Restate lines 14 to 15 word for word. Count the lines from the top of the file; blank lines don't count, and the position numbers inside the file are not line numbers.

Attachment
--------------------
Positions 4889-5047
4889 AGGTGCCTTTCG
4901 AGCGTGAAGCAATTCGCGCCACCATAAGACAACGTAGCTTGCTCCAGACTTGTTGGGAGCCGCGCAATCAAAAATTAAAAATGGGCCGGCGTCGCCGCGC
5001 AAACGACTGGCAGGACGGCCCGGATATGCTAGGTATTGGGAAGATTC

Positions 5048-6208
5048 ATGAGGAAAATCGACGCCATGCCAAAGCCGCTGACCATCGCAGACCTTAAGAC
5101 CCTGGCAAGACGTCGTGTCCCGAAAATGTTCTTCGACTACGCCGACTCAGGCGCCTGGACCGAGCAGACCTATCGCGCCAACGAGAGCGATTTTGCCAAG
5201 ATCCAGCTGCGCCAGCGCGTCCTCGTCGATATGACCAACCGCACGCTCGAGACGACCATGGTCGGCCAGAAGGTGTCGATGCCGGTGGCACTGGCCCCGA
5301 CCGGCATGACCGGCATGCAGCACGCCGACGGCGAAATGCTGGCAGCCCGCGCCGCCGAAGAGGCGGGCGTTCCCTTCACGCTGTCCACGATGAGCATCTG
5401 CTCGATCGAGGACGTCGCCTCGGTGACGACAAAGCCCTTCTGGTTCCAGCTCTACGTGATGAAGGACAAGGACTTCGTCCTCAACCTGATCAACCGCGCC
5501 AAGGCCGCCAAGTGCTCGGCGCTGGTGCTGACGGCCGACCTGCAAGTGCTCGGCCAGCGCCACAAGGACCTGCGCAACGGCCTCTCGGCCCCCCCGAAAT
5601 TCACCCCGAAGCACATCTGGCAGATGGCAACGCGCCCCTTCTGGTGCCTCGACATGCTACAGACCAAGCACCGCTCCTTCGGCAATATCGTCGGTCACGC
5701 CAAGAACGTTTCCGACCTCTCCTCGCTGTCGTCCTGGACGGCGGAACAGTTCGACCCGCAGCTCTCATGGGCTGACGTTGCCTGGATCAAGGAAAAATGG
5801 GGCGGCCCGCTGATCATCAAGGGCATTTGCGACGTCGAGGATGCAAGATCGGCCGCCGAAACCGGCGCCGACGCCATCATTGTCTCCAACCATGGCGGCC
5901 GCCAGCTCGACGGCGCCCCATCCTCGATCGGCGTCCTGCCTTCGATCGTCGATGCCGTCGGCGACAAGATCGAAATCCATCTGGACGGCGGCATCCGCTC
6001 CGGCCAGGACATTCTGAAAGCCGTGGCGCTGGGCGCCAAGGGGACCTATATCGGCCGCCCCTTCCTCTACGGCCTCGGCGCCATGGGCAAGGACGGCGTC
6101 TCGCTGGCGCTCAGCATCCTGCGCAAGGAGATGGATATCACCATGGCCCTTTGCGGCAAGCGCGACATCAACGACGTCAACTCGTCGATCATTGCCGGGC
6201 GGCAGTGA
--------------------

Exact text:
5801 GGCGGCCCGCTGATCATCAAGGGCATTTGCGACGTCGAGGATGCAAGATCGGCCGCCGAAACCGGCGCCGACGCCATCATTGTCTCCAACCATGGCGGCC
5901 GCCAGCTCGACGGCGCCCCATCCTCGATCGGCGTCCTGCCTTCGATCGTCGATGCCGTCGGCGACAAGATCGAAATCCATCTGGACGGCGGCATCCGCTC